Yes, I read that they fed them to prisoners, too. Really amazing that they'd trade a lobster for a chicken. LOLDelete
Interesting blog - just goes to show that we can get too much of ANY good thing! Thanks for the opportunity to win the book & bath basket!ReplyDelete
Yep that's right, Bonnie. I guess just like the Israelites and the quail. Good luck!Delete
I had to chuckle at the servants suing their owners over lobster. Must have been the manna of the day. :)ReplyDelete
LOL! I just mentioned the quail. heehee. Yep must have been.Delete
I guess it's easy to get tired of anything, if we have to eat it day after day. My oh my! I haven't eaten a whole lobster for years! Interesting article!ReplyDelete
may_dayzee (at) yahoo (dot) com
Thanks Kay. I guess we can get tired of anything. But I'm more a person who can eat the same thing over and over and not tire of it. But over years I probably would.Delete
Who would have know that? I love history thanks for sharing today's post. It was very interesting. I'm not a big fan of lobster but I know some people in my family who would love to have one of those giant lobsters.ReplyDelete
johnsonk133 at yahoo dot com
Hey Katie! I'd love to see one of those giant lobsters...Alive that is. Who would have thought we could have a history lesson on lobster? LOLDelete
I love to relax with a good book in the tub. You can forget your worries for a little while. Thank you for the giveaway.ReplyDelete
griperang at embarqmail dot com
Hey Angela! Your my kind of person. Nothing like it is there? Only problem is keeping the bath water warm long enough. ;o)Delete
I agree - I never knew that about lobsters...that was so interesting...I love reading stuff like this and sharing with my family over a dinner meal - it usually start out with "Did you know...?" thanks for the giveaway too.ReplyDelete
truckredford (at) gmail (dot) com
Heehee. Thanks Eliza! I find this kind of stuff fascinating! Good luck on the giveaway!Delete
ahhh a soak in the tub with your mango gift basket goodies sounds lovely....of course reading your book. I also LOVE lobster. When we were kids we had TORSK...which mom called "Poor Man's Lobster"...cod fish I believe...she boiled, and added butter and lemon to. It was good too.ReplyDelete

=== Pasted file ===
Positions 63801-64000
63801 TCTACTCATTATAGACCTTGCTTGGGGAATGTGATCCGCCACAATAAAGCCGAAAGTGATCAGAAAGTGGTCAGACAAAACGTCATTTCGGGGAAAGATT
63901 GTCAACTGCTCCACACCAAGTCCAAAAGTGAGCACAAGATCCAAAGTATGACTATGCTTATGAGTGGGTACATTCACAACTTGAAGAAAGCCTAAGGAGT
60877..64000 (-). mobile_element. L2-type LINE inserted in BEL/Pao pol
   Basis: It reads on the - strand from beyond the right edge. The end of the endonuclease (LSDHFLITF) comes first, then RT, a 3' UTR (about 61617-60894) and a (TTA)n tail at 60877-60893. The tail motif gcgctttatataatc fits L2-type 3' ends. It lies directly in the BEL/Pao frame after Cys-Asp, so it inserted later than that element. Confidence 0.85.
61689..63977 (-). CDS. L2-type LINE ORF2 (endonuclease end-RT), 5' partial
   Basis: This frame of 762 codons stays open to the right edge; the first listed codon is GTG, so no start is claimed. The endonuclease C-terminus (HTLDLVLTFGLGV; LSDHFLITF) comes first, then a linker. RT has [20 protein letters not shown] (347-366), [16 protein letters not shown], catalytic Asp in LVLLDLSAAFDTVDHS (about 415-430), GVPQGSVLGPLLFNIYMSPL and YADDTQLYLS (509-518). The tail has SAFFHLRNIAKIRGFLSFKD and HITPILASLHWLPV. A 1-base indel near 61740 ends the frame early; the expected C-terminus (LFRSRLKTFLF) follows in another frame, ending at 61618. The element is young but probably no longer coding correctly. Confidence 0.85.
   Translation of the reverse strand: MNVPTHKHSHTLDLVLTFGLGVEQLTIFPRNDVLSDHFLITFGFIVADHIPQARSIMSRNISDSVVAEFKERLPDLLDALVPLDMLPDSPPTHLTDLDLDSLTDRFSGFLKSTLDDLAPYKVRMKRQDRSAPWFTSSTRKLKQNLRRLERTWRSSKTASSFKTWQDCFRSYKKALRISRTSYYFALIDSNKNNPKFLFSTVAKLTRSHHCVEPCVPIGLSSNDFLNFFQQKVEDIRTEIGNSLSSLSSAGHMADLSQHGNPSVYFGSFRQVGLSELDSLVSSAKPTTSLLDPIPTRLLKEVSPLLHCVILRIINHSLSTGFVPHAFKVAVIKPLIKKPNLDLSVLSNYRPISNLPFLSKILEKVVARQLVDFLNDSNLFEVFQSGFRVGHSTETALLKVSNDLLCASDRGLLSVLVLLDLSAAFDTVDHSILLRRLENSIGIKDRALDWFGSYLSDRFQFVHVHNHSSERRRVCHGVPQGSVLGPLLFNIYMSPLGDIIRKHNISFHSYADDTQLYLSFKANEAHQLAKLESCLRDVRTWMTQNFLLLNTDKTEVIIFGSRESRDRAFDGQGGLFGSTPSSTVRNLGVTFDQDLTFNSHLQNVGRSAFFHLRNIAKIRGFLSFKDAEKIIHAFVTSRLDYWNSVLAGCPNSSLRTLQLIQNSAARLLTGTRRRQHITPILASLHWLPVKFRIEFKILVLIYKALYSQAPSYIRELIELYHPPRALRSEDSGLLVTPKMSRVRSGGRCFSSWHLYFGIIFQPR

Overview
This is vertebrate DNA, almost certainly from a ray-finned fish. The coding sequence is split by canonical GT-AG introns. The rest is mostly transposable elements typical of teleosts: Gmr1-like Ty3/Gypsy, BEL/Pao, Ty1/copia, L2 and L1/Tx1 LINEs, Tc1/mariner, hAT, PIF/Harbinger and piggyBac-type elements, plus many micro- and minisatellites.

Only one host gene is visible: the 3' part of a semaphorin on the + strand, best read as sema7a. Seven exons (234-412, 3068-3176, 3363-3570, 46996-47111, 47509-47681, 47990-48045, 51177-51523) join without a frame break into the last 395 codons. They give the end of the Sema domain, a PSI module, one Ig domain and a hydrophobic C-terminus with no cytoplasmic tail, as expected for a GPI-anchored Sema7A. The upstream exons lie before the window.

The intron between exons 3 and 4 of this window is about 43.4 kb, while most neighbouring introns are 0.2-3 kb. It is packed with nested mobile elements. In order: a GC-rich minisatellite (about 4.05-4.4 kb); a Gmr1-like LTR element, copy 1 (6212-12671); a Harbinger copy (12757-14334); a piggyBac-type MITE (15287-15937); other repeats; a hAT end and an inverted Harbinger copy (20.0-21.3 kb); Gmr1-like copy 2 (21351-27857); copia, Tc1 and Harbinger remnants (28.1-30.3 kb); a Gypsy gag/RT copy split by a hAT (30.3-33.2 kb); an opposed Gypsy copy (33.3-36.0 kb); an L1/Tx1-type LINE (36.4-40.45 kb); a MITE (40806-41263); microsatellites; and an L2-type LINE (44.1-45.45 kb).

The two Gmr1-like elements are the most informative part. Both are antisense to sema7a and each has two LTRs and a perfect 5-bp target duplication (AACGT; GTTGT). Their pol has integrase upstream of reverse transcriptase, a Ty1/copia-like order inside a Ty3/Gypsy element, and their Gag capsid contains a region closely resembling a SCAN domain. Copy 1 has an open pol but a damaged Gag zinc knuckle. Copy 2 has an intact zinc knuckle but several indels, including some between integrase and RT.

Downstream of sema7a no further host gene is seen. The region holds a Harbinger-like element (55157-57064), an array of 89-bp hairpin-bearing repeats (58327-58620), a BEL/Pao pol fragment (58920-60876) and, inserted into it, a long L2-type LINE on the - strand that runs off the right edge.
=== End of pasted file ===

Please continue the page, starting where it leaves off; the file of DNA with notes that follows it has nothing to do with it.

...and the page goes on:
Do you enjoy lobster? Do you fish?
Thanks for coming by. hmmmm I do like lobster but prefer crab and I like a mild fish if I can dip it in butter! I love anything if I can dip it in butter. LOL> Please leave your email addy so I can contact you should you win the drawing. :o)ReplyDelete
Woah, I cannot imagine seeing those big things on the shore - especially trying to shovel them back into the water!! Boy, the things you learn while researching. Thanks for a fun post!ReplyDelete
farmygirl at hotmail dot com
LOL! Can you imagine walking on the beach at dark? It'd be enough to keep me off the beach. Thanks for coming by Susan. Good luck on the drawing.ReplyDelete
Oh yes, no late night beach walking for me!! :)Delete
I really had no idea that lobster eating had such a history or that they were garbage seafood. Did you do the research about lobsters for a book or something specific? It was fascinating, thanks for sharing!ReplyDelete
I was doing research for fishing/crabbing and ran across this tidbit. It was so interesting that I got side tracked. Lol. Thanks for coming by and good luck!ReplyDelete
Debbie, that is so interesting. To think that lobsters were unwanted and then were food for the poor. Today, that thought is reversed as lobster is costly due to the method of catching them.ReplyDelete
Hey Deanna! I know. Just think if we could pick up our lobster off the shore! Thanks for coming by, and good luck!Delete
Hey Jorie! Let me guess, you love Regency. LOL> So many Regency lovers out there. You are not alone! Do you get Linore Rose Burkard's Regency News Letters? If not, you will love them! Just go to her website and sign up. Linore knows Regency like the back of her hand and sends out lovely newsletters filled with Regency information along with beautiful pictures! And so glad you are back with us here at The Society! Good Luck!ReplyDelete
Living in Maine, I've long been fascinated by the history of lobsters. It really has changed over the years, hasn't it? It is my absolute FAVORITE food. I've seen some of those gigantic shells in person at local museums that they are amazing to see. This was a wonderful post! Great website!ReplyDelete
Thanks for coming by Carla and I'm so glad you enjoyed my post! I would love to see some of those gigantic shells in person.Delete
AND THE WINNER OF THE MANGO BATH BASKET AND BEFORE THE SEASON ENDS BOOK IS...KATIE J!! CONGRATULATIONS, KATIE! I'VE SENT YOU AN EMAIL. PLEASE SEND ME YOUR ADDRESS SO I CAN MAIL YOU YOUR PRIZE!!ReplyDelete